An exquisitely crafted call to honor ourselves, one another and the natural world.

CALL ME TREE / LLÁMAME ÁRBOL

The author of I Know the River Loves Me / Yo sé que el río me ama (2009) offers a bilingual picture book that presents the triumphant journey from seed to tree, conveying a deep appreciation for nature.

A seed, depicted as a little child, nestles deep underground. The child wakes up and grows into a strong tree, free yet rooted. Upon waking, the child sees other trees, presented on the page as an array of ethnically diverse children, standing and moving in their own ways. The text is brief, lyrical, and equally expressive in both the English and Spanish. “Some sing songs / Some sing along / All trees have roots / All trees belong // Unos cantan canciones / Otros se unen al coro / Todos los árboles tienen raíces / Todos los árboles tienen un lugar.” Reading the text aloud invites the incorporation of creative movement, such as yoga or dance, and is sure to engage younger and older children alike. Visionary illustrations stretch vibrant colors across the pages, with details that encourage readers to sit with the book and explore. Most notably, the author/illustrator excels at using few words to evoke grand imagery, relaying a powerful message to children: We are all our own trees—equal, vital and free.

An exquisitely crafted call to honor ourselves, one another and the natural world. (Picture book. 3-8)

Pub Date: Oct. 1, 2014

ISBN: 978-0-89239-294-0

Page Count: 24

Publisher: Children's Book Press

Review Posted Online: Aug. 12, 2014

Kirkus Reviews Issue: Sept. 1, 2014

Did you like this book?

No Comments Yet

Just the thing for anyone with a Grinch-y tree of their own in the yard.

THE HALLOWEEN TREE

A grouchy sapling on a Christmas tree farm finds that there are better things than lights and decorations for its branches.

A Grinch among the other trees on the farm is determined never to become a sappy Christmas tree—and never to leave its spot. Its determination makes it so: It grows gnarled and twisted and needle-less. As time passes, the farm is swallowed by the suburbs. The neighborhood kids dare one another to climb the scary, grumpy-looking tree, and soon, they are using its branches for their imaginative play, the tree serving as a pirate ship, a fort, a spaceship, and a dragon. But in winter, the tree stands alone and feels bereft and lonely for the first time ever, and it can’t look away from the decorated tree inside the house next to its lot. When some parents threaten to cut the “horrible” tree down, the tree thinks, “Not now that my limbs are full of happy children,” showing how far it has come. Happily for the tree, the children won’t give up so easily, and though the tree never wished to become a Christmas tree, it’s perfectly content being a “trick or tree.” Martinez’s digital illustrations play up the humorous dichotomy between the happy, aspiring Christmas trees (and their shoppers) and the grumpy tree, and the diverse humans are satisfyingly expressive.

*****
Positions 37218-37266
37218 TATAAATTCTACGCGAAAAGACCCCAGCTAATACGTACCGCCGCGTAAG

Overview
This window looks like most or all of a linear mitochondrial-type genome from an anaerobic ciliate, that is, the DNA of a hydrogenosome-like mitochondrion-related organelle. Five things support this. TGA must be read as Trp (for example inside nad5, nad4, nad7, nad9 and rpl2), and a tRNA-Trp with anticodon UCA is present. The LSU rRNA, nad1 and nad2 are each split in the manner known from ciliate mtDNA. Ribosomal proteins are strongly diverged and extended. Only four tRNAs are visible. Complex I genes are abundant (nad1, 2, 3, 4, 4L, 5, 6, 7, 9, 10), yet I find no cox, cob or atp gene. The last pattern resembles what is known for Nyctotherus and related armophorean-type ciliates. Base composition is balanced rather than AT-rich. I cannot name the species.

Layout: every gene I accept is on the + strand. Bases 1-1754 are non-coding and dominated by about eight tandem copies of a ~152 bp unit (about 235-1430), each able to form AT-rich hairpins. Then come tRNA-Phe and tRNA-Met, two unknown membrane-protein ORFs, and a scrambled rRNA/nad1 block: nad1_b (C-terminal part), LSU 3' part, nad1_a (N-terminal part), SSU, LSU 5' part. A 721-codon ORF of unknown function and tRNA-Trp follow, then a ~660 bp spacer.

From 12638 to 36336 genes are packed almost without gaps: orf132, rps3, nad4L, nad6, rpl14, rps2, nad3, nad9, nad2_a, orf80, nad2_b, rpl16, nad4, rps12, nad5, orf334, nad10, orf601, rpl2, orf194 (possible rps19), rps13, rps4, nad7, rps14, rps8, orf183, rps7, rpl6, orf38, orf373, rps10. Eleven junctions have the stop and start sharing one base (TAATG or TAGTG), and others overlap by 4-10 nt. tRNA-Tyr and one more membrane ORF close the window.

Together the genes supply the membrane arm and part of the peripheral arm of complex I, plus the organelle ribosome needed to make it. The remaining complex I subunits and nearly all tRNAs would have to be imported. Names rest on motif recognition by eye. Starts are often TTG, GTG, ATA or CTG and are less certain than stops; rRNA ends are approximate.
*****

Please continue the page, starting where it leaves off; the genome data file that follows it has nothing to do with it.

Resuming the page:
Just the thing for anyone with a Grinch-y tree of their own in the yard. (Picture book. 4-8)

Pub Date: Aug. 6, 2019

ISBN: 978-1-4926-7335-4

Page Count: 32

Publisher: Sourcebooks Jabberwocky

Review Posted Online: July 14, 2019

Kirkus Reviews Issue: Aug. 1, 2019

Did you like this book?

No Comments Yet

Whimsy, intelligence, and a subtle narrative thread make this rise to the top of a growing list of self-love titles.

Our Verdict

  • Our Verdict
  • GET IT

  • New York Times Bestseller

  • IndieBound Bestseller

YOU MATTER

Employing a cast of diverse children reminiscent of that depicted in Another (2019), Robinson shows that every living entity has value.

After opening endpapers that depict an aerial view of a busy playground, the perspective shifts to a black child, ponytails tied with beaded elastics, peering into a microscope. So begins an exercise in perspective. From those bits of green life under the lens readers move to “Those who swim with the tide / and those who don’t.” They observe a “pest”—a mosquito biting a dinosaur, a “really gassy” planet, and a dog whose walker—a child in a pink hijab—has lost hold of the leash. Periodically, the examples are validated with the titular refrain. Textured paint strokes and collage elements contrast with uncluttered backgrounds that move from white to black to white. The black pages in the middle portion foreground scenes in space, including a black astronaut viewing Earth; the astronaut is holding an image of another black youngster who appears on the next spread flying a toy rocket and looking lonely. There are many such visual connections, creating emotional interest and invitations for conversation. The story’s conclusion spins full circle, repeating opening sentences with new scenarios. From the microscopic to the cosmic, word and image illuminate the message without a whiff of didacticism.

Whimsy, intelligence, and a subtle narrative thread make this rise to the top of a growing list of self-love titles. (Picture book. 4-7)

Pub Date: June 2, 2020

ISBN: 978-1-5344-2169-1

Page Count: 40

Publisher: Atheneum

Review Posted Online: March 15, 2020

Kirkus Reviews Issue: April 1, 2020

Did you like this book?

No Comments Yet
more